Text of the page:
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Penn links weak earnings to bad weather, less interest in gambling

24 July 2013

Regional casino giant Penn National Gaming, Inc. said Tuesday bad weather in several markets and a reduced interest in gambling by customers led to poor second quarter results.

The company, which operates M Resort in Henderson, said it lost $12.2 million or 16 cents a share in the quarter that ended June 30. A year ago, Penn National recorded a net profit of $66.7 million or earnings of 63 cents per share.

Analysts polled by FactSet Research expected earnings of 61 cents per share.

The results disappointed Wall Street, sending shares of Penn National down almost 7.41 percent, or $4 a share, to close at $49.98 on the Nasdaq Global Select.

“Second quarter operating results fell short of our guidance due to several factors,” Penn National Chairman Peter Carlino said in a statement.

The company said bad weather in Midwest, including tornados and flooding, caused several casino closures. Penn National also experienced $76 million in charges related to an Iowa casino that state gaming regulators are transferring to another operator.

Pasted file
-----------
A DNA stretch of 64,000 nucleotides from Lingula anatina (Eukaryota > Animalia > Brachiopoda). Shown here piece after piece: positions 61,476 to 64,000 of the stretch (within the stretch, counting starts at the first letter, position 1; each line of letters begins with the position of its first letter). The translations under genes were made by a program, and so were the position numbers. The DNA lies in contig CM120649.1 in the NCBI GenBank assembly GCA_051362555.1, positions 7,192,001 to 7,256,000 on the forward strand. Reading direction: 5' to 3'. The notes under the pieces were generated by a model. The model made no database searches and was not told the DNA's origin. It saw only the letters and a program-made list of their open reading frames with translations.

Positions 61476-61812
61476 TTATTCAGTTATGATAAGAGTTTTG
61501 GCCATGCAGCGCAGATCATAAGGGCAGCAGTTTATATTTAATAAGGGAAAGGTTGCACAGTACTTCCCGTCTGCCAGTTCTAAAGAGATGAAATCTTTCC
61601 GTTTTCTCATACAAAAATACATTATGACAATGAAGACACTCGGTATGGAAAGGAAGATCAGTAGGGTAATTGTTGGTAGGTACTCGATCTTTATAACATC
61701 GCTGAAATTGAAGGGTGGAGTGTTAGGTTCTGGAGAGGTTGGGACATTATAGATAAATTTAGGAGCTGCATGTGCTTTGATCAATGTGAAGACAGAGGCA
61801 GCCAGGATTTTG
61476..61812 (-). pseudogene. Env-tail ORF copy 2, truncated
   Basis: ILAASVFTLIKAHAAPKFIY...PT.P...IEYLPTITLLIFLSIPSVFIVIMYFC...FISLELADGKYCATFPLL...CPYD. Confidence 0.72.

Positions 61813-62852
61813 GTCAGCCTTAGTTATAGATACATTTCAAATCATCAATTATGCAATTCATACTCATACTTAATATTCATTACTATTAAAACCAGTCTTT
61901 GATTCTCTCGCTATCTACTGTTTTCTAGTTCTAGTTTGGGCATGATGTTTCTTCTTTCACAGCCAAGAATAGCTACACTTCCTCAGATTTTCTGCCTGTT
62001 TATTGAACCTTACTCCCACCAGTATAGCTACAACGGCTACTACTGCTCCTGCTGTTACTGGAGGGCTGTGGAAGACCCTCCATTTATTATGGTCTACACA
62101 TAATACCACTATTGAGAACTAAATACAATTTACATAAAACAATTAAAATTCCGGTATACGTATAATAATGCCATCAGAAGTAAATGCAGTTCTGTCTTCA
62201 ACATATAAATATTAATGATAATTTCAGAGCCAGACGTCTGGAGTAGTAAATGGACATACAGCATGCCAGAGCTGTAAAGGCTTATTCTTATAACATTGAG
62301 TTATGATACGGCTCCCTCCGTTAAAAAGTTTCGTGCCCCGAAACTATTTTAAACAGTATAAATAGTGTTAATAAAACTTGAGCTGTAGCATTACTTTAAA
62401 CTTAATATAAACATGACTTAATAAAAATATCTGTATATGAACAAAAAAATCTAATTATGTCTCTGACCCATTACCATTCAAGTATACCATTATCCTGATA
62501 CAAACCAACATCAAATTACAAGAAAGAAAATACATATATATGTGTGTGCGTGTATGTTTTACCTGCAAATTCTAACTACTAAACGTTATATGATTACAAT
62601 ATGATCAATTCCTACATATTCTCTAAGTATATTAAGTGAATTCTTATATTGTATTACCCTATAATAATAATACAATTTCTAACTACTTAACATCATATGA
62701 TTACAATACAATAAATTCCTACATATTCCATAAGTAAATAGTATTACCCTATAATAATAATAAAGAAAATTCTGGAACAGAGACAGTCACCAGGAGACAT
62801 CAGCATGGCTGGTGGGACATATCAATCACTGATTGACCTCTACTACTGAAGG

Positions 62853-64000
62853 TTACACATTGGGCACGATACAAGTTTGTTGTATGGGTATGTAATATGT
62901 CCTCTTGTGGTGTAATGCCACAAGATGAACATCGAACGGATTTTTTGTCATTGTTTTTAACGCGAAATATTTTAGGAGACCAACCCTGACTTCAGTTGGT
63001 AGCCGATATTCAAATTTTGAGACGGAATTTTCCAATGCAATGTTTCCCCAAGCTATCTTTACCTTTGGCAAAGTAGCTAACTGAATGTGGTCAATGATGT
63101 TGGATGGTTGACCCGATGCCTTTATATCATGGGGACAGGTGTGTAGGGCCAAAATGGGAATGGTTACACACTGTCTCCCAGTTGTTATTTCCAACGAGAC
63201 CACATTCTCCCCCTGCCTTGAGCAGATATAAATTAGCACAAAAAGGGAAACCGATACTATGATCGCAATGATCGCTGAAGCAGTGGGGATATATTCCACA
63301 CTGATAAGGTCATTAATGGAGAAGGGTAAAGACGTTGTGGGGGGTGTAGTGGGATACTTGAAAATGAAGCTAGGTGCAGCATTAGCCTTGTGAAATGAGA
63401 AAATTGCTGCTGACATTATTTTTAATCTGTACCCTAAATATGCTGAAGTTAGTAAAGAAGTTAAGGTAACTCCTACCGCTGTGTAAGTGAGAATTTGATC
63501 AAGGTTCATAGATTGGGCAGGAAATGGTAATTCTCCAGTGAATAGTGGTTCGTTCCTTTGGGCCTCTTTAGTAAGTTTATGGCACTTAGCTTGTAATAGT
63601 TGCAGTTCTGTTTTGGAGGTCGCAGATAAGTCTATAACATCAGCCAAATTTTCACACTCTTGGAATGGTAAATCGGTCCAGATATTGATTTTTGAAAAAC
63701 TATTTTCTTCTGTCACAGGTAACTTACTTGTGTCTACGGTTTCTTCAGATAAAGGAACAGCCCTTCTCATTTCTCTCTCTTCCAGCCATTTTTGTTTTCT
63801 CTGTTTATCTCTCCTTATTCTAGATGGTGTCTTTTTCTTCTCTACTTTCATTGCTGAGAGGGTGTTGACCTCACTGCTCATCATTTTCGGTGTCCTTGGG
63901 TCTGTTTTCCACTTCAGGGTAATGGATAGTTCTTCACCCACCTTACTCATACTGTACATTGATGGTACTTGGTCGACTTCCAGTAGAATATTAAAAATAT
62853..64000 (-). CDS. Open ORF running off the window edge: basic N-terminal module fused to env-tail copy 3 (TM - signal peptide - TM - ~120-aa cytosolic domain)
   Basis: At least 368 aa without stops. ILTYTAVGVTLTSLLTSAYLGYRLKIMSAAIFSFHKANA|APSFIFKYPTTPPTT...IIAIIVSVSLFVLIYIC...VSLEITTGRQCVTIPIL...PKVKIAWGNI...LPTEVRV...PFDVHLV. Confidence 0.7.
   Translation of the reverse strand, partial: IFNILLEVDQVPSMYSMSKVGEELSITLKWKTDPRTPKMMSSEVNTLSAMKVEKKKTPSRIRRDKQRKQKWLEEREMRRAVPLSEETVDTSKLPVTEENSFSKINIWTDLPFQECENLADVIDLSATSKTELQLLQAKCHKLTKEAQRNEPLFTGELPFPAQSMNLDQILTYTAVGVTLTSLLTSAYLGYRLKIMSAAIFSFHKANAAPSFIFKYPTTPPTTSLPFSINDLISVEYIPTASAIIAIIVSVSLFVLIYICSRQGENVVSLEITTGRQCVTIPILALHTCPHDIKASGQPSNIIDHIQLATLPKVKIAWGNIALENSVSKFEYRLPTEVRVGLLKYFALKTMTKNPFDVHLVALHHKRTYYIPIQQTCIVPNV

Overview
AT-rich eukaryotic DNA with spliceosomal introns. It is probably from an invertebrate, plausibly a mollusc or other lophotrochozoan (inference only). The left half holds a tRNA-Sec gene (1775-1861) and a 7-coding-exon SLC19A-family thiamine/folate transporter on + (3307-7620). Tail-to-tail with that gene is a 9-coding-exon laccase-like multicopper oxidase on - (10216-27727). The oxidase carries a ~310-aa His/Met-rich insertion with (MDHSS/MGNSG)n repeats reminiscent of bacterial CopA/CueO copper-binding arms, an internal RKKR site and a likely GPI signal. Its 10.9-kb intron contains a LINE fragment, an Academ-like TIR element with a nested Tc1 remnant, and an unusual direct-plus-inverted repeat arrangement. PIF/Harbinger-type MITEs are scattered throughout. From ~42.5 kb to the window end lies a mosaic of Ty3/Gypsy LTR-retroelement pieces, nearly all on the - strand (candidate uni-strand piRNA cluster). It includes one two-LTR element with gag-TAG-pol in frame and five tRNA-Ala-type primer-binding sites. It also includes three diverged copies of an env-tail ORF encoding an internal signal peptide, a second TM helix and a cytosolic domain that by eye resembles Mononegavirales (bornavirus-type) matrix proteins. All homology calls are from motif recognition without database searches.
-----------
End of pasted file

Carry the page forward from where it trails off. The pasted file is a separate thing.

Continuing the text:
Total revenues for Penn National grew 6.9 percent to $761.4 million in the quarter.

The east-west region, which includes M Resort, had the largest decline of any of the company’s reporting divisions with revenues down 9.1 percent to $317.1 million. Cash flow at the division’s properties fell 3.3 percent to $95.1 million.

The company does not break out results for M Resort separately.

Penn National executives did not discuss M Resort or Las Vegas on a call with analysts Tuesday.

Company executives also reduced revenue and earnings projections by roughly 5 percent for the rest of 2013, placing the blame on “general” consumer softness in many of the company’s regional markets.

“While investors expected a soft quarter and outlook, the new guidance was below reduced expectations, in our view,” JP Morgan gaming analyst Joe Greff told investors.

The poor quarter was not a shock to some on Wall Street.

“At the very least, we are surprised that Penn believes trends have worsened that much since their April conference call,” said Brean Capital gaming analyst Justin Sebastiano.
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